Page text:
Prosecco, the UK’s favorite sparkling wine, could be wiped out by climate change, according to new research.
Mountainside vineyards, where the grapes used for the bubbly drink are grown, are most at risk of soil degradation and drought, scientists say.
The phenomenon also applies to other famous vintages such as Burgundy, Grand Cru and Cabernet Sauvignon, the world’s most popular red.
It’s a favorite at weddings and parties, but the nation’s beloved prosecco could be wiped out by climate change, according to research.
Lead author of the study, Dr. Paolo Tarolli, from the University of Padua in Italy, said: “The risk is not just losing an agricultural product or seeing a change in the landscape, which negatively impacts the local economy.”
“The risk is losing the history of entire communities and their cultural roots,” write Dr. Tarolli and colleagues in the journal iScience.
The soils of mountain vineyards are often thin and eroded, and over millions of years, erosion has carried soils and water downhill. But the mountainous terrain is key to creating flavor in the wines.
Mountain soils give rise to grapes that are small, like blueberries, but have a higher skin to juice ratio.
Because so many aromas, flavors, and tannins are housed in the skins, mountain wines often have intense flavors.
But the hillside vineyards of Italy, Portugal and Spain are also the most difficult to maintain, coining the expression ‘heroic viticulture’.
Farmers and scientists must work together to save some of the world’s most celebrated wines, the Italian team said.
Dr Tarolli said: ‘The great effort required to manage these areas reinforces the specific connection between humans and the environment.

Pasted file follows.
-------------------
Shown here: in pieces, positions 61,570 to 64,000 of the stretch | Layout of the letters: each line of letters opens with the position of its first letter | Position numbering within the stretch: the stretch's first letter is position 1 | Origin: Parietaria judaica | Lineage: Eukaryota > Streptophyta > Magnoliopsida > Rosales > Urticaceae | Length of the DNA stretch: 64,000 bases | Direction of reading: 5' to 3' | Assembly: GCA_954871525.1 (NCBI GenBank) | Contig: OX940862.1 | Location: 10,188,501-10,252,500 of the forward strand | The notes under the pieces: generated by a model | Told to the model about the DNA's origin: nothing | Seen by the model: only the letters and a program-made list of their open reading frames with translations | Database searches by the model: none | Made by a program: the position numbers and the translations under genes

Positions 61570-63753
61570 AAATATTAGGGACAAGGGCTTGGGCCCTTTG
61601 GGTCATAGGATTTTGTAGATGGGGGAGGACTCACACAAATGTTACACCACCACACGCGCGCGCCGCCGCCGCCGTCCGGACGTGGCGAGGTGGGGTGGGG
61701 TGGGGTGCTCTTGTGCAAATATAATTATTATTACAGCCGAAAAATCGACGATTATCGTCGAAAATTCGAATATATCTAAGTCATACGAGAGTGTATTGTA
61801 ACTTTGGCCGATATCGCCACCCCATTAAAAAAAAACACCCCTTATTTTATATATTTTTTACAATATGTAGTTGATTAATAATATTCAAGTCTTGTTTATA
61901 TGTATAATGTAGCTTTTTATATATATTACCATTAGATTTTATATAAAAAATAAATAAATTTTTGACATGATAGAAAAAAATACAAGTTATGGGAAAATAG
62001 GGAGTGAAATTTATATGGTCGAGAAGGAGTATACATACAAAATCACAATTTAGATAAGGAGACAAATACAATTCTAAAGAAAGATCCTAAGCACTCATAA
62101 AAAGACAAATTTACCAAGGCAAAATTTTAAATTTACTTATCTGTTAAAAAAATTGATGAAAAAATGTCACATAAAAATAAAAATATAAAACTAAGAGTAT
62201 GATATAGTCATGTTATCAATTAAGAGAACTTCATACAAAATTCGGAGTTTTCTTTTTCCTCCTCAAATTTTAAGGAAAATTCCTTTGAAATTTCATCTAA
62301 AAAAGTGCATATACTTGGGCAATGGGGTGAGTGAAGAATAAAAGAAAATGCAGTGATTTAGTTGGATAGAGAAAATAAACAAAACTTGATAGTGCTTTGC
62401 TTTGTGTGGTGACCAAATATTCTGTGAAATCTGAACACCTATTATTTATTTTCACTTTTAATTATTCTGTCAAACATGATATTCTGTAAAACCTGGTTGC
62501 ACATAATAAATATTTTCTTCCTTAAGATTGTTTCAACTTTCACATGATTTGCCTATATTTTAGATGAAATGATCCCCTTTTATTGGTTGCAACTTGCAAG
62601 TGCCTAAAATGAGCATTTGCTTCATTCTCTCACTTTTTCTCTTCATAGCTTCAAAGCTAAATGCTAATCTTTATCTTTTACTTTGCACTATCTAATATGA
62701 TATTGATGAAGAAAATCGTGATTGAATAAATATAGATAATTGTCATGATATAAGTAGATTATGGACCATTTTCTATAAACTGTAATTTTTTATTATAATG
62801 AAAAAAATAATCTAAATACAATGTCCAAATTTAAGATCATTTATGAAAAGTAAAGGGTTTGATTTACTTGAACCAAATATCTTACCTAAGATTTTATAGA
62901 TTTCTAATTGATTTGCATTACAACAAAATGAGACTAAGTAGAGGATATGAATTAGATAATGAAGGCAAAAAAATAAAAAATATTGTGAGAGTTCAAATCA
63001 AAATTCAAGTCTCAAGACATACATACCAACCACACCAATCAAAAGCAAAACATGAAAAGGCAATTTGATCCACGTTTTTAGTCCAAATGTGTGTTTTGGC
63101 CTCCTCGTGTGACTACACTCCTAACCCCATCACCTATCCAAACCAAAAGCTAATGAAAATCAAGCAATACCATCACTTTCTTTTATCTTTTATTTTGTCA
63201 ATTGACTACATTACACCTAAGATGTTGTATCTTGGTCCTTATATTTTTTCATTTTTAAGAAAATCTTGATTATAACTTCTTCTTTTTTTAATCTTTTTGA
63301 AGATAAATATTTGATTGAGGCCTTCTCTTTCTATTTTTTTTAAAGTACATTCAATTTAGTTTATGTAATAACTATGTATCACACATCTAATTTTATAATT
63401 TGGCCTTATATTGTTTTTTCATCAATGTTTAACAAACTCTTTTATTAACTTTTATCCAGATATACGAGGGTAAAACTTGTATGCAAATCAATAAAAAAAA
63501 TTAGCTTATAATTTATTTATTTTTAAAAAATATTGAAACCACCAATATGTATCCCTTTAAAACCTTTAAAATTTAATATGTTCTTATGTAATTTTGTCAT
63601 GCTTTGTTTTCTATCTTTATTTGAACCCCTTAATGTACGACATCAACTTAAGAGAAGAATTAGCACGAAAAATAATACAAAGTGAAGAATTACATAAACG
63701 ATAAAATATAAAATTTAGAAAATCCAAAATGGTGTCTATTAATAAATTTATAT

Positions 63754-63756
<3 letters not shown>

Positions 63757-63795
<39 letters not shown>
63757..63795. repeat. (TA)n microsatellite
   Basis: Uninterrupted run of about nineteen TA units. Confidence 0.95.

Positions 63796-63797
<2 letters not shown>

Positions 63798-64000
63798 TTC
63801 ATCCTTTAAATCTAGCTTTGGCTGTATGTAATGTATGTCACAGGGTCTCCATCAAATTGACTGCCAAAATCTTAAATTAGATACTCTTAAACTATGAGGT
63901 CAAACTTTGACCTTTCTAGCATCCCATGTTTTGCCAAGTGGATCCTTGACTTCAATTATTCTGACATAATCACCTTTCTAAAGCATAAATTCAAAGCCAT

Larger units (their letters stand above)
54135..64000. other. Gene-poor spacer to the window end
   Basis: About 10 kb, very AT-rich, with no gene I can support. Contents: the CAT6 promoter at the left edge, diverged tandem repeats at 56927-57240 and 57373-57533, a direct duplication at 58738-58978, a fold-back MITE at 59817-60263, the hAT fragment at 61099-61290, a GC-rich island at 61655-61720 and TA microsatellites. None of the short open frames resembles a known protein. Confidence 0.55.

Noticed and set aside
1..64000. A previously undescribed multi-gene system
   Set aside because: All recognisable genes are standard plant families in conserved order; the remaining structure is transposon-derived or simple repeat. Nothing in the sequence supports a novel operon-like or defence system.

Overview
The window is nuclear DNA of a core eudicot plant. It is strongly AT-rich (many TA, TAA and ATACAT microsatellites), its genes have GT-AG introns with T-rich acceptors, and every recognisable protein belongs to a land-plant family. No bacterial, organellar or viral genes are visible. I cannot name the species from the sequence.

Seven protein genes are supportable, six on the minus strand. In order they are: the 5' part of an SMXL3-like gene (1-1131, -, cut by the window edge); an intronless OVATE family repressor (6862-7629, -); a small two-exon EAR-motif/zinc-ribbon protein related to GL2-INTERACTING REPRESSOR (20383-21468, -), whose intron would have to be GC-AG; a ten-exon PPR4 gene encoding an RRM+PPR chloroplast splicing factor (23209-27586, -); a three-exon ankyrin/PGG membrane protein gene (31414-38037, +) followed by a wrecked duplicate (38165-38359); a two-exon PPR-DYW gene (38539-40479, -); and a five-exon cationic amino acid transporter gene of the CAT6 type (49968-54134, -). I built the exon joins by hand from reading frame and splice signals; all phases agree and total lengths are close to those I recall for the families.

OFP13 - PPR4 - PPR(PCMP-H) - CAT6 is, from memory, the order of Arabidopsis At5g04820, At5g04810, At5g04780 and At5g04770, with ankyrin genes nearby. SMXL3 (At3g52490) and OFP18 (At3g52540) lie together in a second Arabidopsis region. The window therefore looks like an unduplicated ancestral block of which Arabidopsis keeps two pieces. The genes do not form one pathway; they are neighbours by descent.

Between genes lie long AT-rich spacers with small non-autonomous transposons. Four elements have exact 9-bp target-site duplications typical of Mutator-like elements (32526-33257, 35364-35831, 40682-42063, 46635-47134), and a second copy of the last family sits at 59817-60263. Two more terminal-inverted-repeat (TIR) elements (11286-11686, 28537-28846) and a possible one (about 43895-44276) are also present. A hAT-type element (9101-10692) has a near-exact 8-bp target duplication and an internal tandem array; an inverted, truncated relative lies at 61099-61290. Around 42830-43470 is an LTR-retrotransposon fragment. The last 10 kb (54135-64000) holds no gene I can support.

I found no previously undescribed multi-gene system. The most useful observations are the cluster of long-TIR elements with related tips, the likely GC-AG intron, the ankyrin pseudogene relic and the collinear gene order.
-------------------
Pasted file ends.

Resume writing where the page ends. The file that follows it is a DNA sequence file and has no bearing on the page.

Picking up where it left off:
Vineyards on the mountain slopes, where prosecco grapes are produced, are most at risk of soil degradation and drought, scientists say. In the photo, prosecco vineyards in summer, Valdobbiadene, Italy
‘That is why they are recognized as cultural singularities of paramount historical and social importance, where traditional knowledge continues to be the determining element.’
Mountain vineyards receive plenty of sun due to their elevation, early in the day, and are generally cooler than lowland sites.
Despite receiving a sunbath, the grapes do not bake in the heat. This gives the wine final balance and a fresh sensation, the authors said.
The study lists poor soil and less rain as the biggest threat to the industry.
Possible solutions to prevent soil loss include growing grass between the vines to hold the soil together and collecting rainwater in tanks on the slopes to prevent runoff.
Dr Tarolli said: ‘The last half of the last century has been characterized by exodus from rural areas and a gradual abandonment of mountainous landscapes. But labor shortages are also a problem, according to the study.
‘The new generation is not willing to continue working in extreme conditions if the economic benefits are negligible.’
The growing popularity of prosecco comes at a high cost, as an enormous amount of soil is lost on the steep slopes.
Demand has skyrocketed by more than a third in five years, the fastest for any sparkling wine, with champagne showing only around 1 percent growth over the same time period.
While Italian vineyards are under threat, rising temperatures could benefit grape growers in the UK.
A recent report, Climate Resilience in the UK Wine Sector, found that rising temperatures in the coming years could make Britain a major player in quality wine production, as higher temperatures increase the amount of sugar in UK grapes to help better wine quality and higher alcohol content. content.
Scientists develop a beer can with TWO tabs and say it results in a pint with a perfect head
Pulling out the perfect pint can take a bit of practice, as beer drinkers often turn up their noses at foamy heads.
But this may soon be a thing of the past, as scientists have come up with a new can design that could solve the foam problem once and for all.
japanese firm nendo claims that the so-called ‘golden ratio’ of beer to foam can be achieved using their newly designed product.
At a glance, it may look like an ordinary tin, but the product’s two tabs are said to make a world of difference.
Nendo claims that this innovative design results in a perfect head pint.
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